Businesses converting from UNIX to Linux shun IT retraining, says Yankee Group

According to Yankee Group, 81% of corporations converting their legacy UNIX networks to the newer Linux environment will not retrain or recertify their internal IT administrators on the newer Linux distributions and applications. "Most businesses regard Linux as a UNIX derivative that shares much of the same code and the same 'look and feel' as existing AIX, HP-UX and Solaris implementations," said Yankee's Phil Fersht, in a recent report (client reg.

According to Yankee Group, 81% of corporations converting their legacy UNIX networks to the newer Linux environment will not retrain or recertify their internal IT administrators on the newer Linux distributions and applications.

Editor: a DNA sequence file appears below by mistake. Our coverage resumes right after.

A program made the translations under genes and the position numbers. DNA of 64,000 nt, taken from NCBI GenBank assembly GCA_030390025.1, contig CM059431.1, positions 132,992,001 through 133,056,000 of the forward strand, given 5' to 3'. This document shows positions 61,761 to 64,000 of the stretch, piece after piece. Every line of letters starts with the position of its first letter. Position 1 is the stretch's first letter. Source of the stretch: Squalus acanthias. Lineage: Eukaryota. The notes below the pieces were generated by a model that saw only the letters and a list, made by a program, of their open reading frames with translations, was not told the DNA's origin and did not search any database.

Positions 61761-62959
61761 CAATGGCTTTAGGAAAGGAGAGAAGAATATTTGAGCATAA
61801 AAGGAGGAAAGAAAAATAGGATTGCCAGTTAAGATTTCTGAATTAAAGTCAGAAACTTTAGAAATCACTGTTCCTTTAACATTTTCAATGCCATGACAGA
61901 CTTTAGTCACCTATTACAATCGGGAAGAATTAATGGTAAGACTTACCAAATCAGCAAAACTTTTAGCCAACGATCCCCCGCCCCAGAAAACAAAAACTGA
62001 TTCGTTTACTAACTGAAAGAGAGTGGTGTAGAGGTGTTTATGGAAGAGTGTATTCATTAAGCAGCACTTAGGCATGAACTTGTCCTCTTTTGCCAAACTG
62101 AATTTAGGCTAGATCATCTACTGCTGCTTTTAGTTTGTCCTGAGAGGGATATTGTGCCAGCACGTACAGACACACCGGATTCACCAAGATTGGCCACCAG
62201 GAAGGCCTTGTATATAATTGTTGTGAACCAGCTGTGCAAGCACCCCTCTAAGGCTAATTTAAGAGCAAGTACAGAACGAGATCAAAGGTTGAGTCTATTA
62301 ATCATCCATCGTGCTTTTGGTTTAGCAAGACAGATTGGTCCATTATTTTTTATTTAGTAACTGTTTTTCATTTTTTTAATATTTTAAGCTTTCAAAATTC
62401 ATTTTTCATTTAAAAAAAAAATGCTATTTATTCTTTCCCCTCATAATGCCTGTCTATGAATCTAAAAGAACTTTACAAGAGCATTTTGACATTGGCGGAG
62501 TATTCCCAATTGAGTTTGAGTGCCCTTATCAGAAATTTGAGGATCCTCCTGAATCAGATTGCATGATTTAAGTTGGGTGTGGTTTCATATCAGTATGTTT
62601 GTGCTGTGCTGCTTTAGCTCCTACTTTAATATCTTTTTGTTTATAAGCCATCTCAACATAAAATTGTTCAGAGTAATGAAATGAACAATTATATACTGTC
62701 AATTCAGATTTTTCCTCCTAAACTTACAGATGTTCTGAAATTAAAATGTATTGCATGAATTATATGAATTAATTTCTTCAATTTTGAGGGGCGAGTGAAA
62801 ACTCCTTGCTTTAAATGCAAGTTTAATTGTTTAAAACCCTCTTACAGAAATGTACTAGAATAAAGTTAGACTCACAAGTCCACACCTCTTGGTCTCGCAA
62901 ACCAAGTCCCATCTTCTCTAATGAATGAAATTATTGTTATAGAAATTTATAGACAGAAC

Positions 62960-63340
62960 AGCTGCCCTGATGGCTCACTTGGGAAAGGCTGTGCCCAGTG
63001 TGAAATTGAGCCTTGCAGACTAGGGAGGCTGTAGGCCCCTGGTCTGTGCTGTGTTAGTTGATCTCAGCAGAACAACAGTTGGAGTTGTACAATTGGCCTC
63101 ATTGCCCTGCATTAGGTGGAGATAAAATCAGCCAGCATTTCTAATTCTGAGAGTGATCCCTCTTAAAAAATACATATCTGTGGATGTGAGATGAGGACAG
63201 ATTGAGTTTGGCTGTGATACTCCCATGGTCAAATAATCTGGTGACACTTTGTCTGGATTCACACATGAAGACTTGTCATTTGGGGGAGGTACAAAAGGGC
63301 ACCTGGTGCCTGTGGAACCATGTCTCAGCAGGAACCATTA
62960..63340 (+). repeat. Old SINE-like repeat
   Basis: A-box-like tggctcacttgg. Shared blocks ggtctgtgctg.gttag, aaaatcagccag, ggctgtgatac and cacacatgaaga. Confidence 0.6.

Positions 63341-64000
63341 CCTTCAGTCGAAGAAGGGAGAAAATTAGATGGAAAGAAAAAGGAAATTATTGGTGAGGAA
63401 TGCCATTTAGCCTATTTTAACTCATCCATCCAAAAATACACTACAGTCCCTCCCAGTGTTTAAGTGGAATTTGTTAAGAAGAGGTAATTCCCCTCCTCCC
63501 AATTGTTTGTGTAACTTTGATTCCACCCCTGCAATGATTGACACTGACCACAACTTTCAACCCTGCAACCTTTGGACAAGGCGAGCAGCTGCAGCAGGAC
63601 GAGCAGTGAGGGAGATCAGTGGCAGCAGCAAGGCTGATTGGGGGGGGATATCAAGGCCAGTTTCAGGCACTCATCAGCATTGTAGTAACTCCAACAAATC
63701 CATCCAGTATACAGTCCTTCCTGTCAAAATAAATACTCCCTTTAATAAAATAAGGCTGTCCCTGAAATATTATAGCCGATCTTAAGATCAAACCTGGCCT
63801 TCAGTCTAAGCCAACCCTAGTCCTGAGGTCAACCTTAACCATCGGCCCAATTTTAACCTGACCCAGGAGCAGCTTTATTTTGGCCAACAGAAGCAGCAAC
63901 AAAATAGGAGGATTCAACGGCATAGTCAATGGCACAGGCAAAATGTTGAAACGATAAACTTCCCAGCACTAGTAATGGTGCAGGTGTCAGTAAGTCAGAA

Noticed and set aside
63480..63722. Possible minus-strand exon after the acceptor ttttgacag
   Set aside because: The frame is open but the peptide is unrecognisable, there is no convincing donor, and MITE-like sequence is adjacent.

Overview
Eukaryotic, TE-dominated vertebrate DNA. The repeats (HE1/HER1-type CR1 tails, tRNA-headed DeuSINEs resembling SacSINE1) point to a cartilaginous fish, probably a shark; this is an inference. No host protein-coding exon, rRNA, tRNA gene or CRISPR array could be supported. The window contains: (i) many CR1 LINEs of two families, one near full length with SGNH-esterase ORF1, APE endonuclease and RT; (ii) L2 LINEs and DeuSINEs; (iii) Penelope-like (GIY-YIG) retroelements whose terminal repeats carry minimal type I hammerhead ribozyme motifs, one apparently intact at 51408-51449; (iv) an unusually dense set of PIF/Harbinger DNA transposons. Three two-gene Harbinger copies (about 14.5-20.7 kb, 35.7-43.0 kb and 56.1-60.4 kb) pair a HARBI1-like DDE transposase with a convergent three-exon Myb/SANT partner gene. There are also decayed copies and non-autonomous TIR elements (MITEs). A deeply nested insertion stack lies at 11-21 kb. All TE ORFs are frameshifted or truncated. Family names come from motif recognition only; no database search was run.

"Most businesses regard Linux as a UNIX derivative that shares much of the same code and the same 'look and feel' as existing AIX, HP-UX and Solaris implementations," said Yankee's Phil Fersht, in a recent report (client reg. req.).  While he would find such rationale acceptable (but hardly advisable) if businesses were solely concerned with standalone network operating system upgrades, the reality is quite different; there is no such thing as a straightforward network upgrade.  "Networks are labyrinths of interdependencies…today, as never before, most companies are wholly dependent on their networks," Fersht cautioned.

Recommendations: If you're migrating to Linux, this is one area where you may not want to take short cuts. Find the money and the time to retrain appropriate IT personnel, Fersht advised. Also negotiate with Linux vendors for discounted or free technical service and support, and if you are a larger company, engage the services of external service providers. 

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